The U.S. Department of Defense, along with the Commerce Department’s National Telecommunications and Information Administration (NTIA), is soliciting public input for an upcoming “5G Challenge” to ramp up development of an “open” (i.e., carrier-agnostic) U.S. 5G ecosystem that can support Department of Defense missions.

According to a Notice of Inquiry released by the NTIA’s Institute for Telecommunication Sciences (ITS) and announced by the DoD on Monday, the 5G Challenge would leverage the innovative capabilities of the software development and telecommunications technology communities to enable more open implementations of 5G systems, including end-user equipment, the radio access network, and the core network, with a focus on the 5G protocol stack software.

“The Department of Defense recognizes that 5G technologies are foundational to strengthening our Nation’s warfighting capabilities as well as U.S. economic competitiveness. Open 5G systems would greatly bolster the Department’s ability to deliver on its missions, and we look forward to exploring new and innovative opportunities for their development,” said Michael Kratsios, Acting Under Secretary of Defense for Research and Engineering.

The DoD established 5G as a key modernization priority with the goal to advance U.S. and partner capabilities to fully leverage 5G technologies for military networking needs. The Department is accelerating 5G technologies and their use in DoD missions through cutting-edge testing and experimentation sites, developing the capability to secure 5G networks and operate through non-secure networks, and investing in innovative “beyond 5G” technologies.

Specifically, the NTIA is to create design incentives within the challenge to ensure cooperation, collaboration, and interoperability among the participants, as well as how to define metrics for successful and innovative responses to the 5G Challenge. Comments are due on or before 5 p.m. Eastern Time on February 10, 2021, and may be submitted by email to [email protected].

Last month, the National Spectrum Consortium—a group of nearly 400 U.S. companies and academic institutions working with government to solve pressing national issues regarding 5G, 5G-based technologies, and spectrum access—announced that it has received a five-year, $2.5 billion Spectrum Forward Other Transaction Agreement (OTA) from the U.S. Department of Defense.

Per NSC, the goal of the Spectrum Forward OTA is to facilitate partnership between the U.S. technology and industrial base and the U.S. Government, to development technologies across a range of advanced technologies that rely on electromagnetic spectrum. These applications span the areas of 5G, Internet of Things, Cloud Computing, Augmented Reality, Big Data, and others.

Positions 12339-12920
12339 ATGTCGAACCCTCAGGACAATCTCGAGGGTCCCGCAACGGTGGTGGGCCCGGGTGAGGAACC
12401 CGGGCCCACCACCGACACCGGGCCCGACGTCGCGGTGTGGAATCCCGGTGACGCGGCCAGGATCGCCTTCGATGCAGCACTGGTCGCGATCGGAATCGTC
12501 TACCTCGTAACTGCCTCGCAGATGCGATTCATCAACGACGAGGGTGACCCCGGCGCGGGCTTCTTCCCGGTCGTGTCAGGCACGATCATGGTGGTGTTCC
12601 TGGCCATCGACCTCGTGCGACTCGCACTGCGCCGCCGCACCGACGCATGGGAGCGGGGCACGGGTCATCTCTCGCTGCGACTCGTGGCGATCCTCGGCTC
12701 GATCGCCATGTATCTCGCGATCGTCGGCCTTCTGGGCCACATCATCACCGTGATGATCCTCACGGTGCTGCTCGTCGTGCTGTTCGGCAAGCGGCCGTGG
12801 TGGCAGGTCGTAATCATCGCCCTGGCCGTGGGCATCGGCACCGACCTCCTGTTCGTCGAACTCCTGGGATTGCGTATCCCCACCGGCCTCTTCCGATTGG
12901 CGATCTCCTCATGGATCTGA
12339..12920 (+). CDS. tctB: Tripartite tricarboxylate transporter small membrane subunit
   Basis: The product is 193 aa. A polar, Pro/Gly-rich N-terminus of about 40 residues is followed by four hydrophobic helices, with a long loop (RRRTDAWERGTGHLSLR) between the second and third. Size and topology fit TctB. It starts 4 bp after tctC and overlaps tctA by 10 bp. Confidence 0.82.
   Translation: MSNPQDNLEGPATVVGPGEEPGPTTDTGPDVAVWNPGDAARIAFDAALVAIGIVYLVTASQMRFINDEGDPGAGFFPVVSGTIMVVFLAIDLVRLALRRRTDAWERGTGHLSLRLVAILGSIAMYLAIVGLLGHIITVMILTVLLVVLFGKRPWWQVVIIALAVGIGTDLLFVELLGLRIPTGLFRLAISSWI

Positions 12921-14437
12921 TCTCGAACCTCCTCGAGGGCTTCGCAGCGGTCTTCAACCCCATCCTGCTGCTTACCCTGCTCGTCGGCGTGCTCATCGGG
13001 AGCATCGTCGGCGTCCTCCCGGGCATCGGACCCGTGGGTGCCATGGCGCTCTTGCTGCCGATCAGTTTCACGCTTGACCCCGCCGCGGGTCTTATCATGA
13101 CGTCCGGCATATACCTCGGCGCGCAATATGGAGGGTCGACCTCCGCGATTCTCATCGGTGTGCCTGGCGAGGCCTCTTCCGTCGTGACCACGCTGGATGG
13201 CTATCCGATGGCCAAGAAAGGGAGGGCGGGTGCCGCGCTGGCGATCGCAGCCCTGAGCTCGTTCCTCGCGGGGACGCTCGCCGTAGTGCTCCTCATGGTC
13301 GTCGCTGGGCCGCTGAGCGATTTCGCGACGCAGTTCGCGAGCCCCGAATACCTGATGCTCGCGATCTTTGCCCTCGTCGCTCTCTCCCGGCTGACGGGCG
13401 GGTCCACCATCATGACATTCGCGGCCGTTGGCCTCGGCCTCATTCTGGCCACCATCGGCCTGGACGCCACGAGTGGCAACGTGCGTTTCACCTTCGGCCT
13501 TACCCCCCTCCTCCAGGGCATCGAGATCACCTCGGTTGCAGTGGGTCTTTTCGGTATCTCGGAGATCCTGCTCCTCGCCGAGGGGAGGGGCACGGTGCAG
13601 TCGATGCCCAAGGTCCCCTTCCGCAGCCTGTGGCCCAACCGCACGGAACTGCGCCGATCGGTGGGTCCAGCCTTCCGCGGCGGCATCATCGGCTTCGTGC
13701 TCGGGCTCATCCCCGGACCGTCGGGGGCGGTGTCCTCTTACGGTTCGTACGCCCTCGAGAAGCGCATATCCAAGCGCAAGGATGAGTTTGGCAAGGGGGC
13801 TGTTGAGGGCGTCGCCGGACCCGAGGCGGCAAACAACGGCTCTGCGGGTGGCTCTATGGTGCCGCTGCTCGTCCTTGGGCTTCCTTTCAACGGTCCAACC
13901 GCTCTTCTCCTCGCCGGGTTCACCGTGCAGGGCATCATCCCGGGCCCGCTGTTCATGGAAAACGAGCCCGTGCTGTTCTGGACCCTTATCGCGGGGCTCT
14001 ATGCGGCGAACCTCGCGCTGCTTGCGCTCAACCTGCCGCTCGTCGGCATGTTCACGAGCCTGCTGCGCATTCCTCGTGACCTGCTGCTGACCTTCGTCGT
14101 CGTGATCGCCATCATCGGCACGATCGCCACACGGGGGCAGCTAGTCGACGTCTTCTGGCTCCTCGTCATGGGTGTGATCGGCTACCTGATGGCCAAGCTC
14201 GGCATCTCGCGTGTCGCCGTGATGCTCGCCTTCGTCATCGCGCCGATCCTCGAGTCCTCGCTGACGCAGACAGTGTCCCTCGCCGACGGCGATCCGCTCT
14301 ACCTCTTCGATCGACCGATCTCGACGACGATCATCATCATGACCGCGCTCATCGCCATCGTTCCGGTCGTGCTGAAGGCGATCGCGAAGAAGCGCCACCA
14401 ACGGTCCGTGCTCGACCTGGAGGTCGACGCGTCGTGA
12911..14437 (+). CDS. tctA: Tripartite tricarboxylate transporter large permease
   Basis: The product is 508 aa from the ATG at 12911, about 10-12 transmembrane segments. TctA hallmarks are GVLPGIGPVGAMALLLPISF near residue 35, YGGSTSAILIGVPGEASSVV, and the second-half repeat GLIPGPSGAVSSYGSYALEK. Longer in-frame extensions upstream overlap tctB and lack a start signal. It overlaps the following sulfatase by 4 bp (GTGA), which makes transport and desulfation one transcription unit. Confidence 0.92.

The OTA is designed to accelerate the development, adoption and deployment of next-generation battlefield technologies: more specifically those that are “dual-use”—for military and commercial applications—and that support American warfighters and American jobs.

5G OI Lab

Also on Monday, Seattle’s 5G Open Innovation Lab (5G OI Lab), which is an “applied innovation ecosystem” of global developers, corporate enterprises, academia and government institutions, announced that January 22, 2021 will mark the close for its third batch of early- and later-stage start-ups with a focus on enterprise innovation and 5G-enabled services.

The Lab is seeking Seed and Series A to Series C companies serving diverse 5G markets including agriculture, energy, entertainment, logistics, manufacturing, mining, space and satellite technology and transportation.

The 5G Innovation Lab has been targeting and attracting later-stage companies that are both capitalized and have established recurring revenue streams from their product portfolio. The Lab has become a “path to the enterprise” for technology companies that have typically focused on core network and cloud solutions. According to Jim Britzimis, General Partner of the 5G Open Innovation Lab, the average raise in the first two batches of the program (in the spring and fall of 2020) is “$3.2 million and climbing.”

Thirty-two companies participated in the first two programs of 2020, with strategic and financial support from founding and corporate partners Amdocs, Dell Technologies, F5, Intel, Microsoft, NASA, T-Mobile and VMware. 5G Innovation Lab’s Fall 2020 Investor Day attracted 65 new venture capital and investment firms, resulting in more than 120 brokered introductions and meetings with engagement rates of 80 percent.

Notably, the Lab does not take an equity position in the start-up companies, rather, companies collaborate with 5G technology experts and business advisors through CEO and CTO roundtables, private working sessions, virtual networking and social events, and opportunities to meet with the Lab’s extensive partner network of venture capital firms.

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